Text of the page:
Reis v. Hazelett Strip-Casting Corp.
Court of Chancery of Delaware
October 25, 2010, Submitted; January 21, 2011, Decided
C.A. No. 3552-VCL
[*449] LASTER, Vice Chancellor.
The controller of Hazelett Strip-Casting Corporation cashed out the minority shares held by the estate of his deceased brother via a reverse stock split. The plaintiff sued on behalf of the beneficiaries of the estate who would have received shares but for the reverse split. I hold that the reverse split was not entirely fair and award damages of $1,268,850, plus pre- and post-judgment interest, less an offset for amounts already paid.
I. FACTUAL BACKGROUND
These are the facts as found after a two-day trial.
A. Hazelett Strip-Casting Corporation
In 1929, C.W. Hazelett designed and operated the first commercial continuous casting and processing line in the world. In 1949, he invented the twin-belt caster. In 1956, his sons William Hazelett ("Bill") and S. Richard Hazelett ("***") formed Hazelett Strip-Casting to capitalize on [*450] their father's inventions.
Located in Colchester, Vermont, Hazelett Strip-Casting manufactures casting machines for the production of aluminum, zinc, lead, and copper strip and related products. A strip-casting machine is a major capital investment costing up to $16 million. Once in service, a strip-casting machine has a useful life of twenty to thirty years. Hazelett Strip-Casting sells between zero and four machines per year. The bulk of the company's stable and recurring revenues come from servicing existing machines and selling spare parts.
Hazelett Strip-Casting has always been a family business. From 1956 until December 27, 1994, Bill and *** were Hazelett Strip-Casting's only stockholders. Bill owned 800 shares, giving him 69.57% of the equity. *** owned 350 shares, giving him 30.43%. The brothers did not have a voting agreement, and the corporation's governing documents lacked any supermajority requirements or other provisions that would limit Bill's control as majority stockholder. *** wrote in his Last Will and Testament dated December 5, 2001, that
I permitted Bill to acquire a majority ownership [**3] interest . . . without understanding that minority stockholders have in practice almost no legal rights against a majority unless the Corporation were sold. The so-called fiduciary obligation of the majority is inherently too vague to be effective except in around one percent of actual cases. I was late in learning that corporation law, unlike partnership law, is designed to favor unitary control. Nevertheless, the outcome is not entirely unreasonable. Given my brother's temperament, he needed leeway, freedom, and he still needs it. I credit Bill for guiding our corporation to success and for finally allowing me to share in that success to a limited extent.Read The Full CaseNot a Lexis Advance subscriber? Try it out for free.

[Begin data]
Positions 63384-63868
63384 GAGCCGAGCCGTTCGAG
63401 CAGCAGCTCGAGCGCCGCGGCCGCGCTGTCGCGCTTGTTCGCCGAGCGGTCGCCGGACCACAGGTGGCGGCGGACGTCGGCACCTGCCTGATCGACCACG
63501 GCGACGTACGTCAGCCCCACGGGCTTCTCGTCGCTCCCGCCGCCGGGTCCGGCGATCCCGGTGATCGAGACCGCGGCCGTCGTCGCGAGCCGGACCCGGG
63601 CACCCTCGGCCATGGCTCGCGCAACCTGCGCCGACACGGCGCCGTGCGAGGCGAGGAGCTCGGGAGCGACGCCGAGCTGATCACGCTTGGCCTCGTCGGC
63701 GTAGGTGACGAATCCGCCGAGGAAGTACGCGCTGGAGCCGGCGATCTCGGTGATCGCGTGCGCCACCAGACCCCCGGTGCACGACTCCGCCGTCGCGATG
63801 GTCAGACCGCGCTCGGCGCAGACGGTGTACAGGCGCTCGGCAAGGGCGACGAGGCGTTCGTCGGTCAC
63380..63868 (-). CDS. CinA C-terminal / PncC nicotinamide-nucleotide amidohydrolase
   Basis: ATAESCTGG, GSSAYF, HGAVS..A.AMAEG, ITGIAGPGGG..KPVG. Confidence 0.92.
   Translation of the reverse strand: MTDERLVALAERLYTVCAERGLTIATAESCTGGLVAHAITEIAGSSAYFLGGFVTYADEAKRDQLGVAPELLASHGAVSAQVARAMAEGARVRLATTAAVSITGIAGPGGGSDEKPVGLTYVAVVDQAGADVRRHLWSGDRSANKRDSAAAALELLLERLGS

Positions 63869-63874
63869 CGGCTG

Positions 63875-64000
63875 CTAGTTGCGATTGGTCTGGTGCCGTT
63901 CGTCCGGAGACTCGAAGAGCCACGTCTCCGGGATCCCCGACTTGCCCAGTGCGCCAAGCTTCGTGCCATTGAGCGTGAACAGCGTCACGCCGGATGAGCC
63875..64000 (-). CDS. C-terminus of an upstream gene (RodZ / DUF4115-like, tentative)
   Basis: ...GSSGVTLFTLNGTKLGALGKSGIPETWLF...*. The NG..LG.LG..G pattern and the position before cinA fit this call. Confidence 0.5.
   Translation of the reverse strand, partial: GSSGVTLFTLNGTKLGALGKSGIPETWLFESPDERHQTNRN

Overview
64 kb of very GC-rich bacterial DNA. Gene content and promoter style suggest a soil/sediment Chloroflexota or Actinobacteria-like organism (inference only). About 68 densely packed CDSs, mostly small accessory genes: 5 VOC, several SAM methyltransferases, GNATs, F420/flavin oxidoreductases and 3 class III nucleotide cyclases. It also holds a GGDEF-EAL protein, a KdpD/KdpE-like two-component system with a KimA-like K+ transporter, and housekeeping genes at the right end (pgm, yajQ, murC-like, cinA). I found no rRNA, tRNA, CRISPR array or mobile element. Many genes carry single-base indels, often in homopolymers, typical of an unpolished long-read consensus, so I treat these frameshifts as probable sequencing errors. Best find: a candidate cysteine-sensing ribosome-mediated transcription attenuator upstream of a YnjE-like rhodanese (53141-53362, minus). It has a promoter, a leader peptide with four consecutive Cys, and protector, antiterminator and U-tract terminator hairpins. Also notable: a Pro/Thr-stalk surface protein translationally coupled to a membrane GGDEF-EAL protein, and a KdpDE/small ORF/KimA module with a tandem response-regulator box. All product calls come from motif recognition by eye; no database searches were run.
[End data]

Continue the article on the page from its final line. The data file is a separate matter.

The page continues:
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28 A.3d 442 *; 2011 Del. Ch. LEXIS 11 **; 2011 WL 303207
GINETTE REIS, Plaintiff, v. HAZELETT STRIP-CASTING CORPORATION, STAVE ISLAND LIMITED PARTNERSHIP, R. WILLIAM HAZELETT, DAVID N. HAZELETT, RAYMOND J. CLAVELLE, JR., CRAIG SNYDER and RICHARD T. HAYDEN, Defendants.
Subsequent History: Corrected: February 1, 2011
Strip-Casting, fair value, shares, earnings, valuation, appraisal, merger, split, stockholders, fair price, capitalized, per share, fiduciary, fractional interest, adjusting, stock, book value, cash flow, employees, enhanced, Probate, damages, shareholders, normalizing, purposes, minority stockholder, transactions, projections, calculated, freeze-out
Business & Corporate Compliance, Business & Corporate Law, Closely Held Corporations, Formation, Business & Corporate Law, Corporations, Corporate Formation, General Overview, Shareholder Actions, Appraisal Actions & Dissent Rights, Fair Market Value, Articles of Incorporation & Bylaws, Amendments to Articles of Incorporation, Corporate Finance, Initial Capitalization & Stock Subscriptions, Classes of Stock, Consideration, Civil Procedure, Defenses, Demurrers & Objections, Motions to Strike, Evidence, Burdens of Proof, Allocation, Preponderance of Evidence, Discovery & Disclosure, Discovery, Relevance of Discoverable Information, Testimony, Credibility of Witnesses, Management Duties & Liabilities, Causes of Action, Fiduciary Duties, Business Judgment Rule, Inferences & Presumptions, Presumptions, Effects, Defenses, Mergers & Acquisitions Law, Takeovers & Tender Offers, Duties & Liabilities of Directors & Officers, Directors & Officers, Terms in Office, Elections, Self-Dealing, Burden Shifting, Mergers, Rights of Dissenting Shareholders, Remedies, Shareholder Duties & Liabilities, Controlling Shareholders, Duties & Liabilities of Shareholders, Duty of Loyalty, Justiciability, Standing, Personal Stake, Corporate Governance, Shareholders